To Each His Own

Frankie Laine - To Each His Own

1968

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All Music Guide Review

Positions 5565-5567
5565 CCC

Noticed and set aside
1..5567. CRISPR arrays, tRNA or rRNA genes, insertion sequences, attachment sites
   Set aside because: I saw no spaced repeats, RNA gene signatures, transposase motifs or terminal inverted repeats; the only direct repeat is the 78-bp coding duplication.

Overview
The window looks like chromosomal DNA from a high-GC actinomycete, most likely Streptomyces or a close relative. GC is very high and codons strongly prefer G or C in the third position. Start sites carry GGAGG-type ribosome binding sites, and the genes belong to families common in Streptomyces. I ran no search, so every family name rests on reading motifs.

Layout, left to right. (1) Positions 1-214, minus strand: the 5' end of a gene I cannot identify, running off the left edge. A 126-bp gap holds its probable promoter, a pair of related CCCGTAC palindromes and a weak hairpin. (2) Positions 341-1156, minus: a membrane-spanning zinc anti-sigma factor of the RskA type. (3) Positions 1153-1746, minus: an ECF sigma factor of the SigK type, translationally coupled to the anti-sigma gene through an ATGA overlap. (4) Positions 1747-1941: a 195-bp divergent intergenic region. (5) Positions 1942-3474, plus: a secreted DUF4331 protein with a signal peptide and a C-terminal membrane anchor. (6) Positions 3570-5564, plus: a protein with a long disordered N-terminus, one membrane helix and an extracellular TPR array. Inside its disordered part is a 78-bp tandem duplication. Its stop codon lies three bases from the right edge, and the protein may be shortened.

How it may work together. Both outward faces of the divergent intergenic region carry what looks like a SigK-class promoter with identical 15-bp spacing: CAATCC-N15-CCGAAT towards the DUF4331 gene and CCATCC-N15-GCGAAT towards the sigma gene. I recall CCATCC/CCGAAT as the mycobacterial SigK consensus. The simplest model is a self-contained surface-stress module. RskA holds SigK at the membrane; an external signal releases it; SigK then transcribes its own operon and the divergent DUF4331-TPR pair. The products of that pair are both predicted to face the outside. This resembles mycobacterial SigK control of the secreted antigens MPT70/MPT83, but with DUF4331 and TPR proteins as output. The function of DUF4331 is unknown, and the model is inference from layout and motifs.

This late-'60s album finds the former pop superstar competing with the likes of Ed Ames and Andy Williams in the realm of adult contemporary music. The progression is not much of a stretch for Laine, but the easy listening vocal music of this era had less of the drama and anything-goes sensibility that prevailed in the '50s when he was cutting songs like "Jezebel" and "Rawhide." Laine's remake of "To Each His Own" is very good and became a big adult contemporary hit; the rest of the album follows suit with an assortment of oldies and newies, some of which are in a country-pop vein. Bob Theile's production is dense and florid, with a sound that is more trendy and modern-sounding than Ames' records from the same time. The production style may have been commercial in the '60s but makes the album sound dated today. Laine still has a great voice and several of the songs are good, but the arrangements are distractingly busy with an intrusive vocal chorus and everything pushed indelicately to the fore. ~ Greg Adams, Rovi

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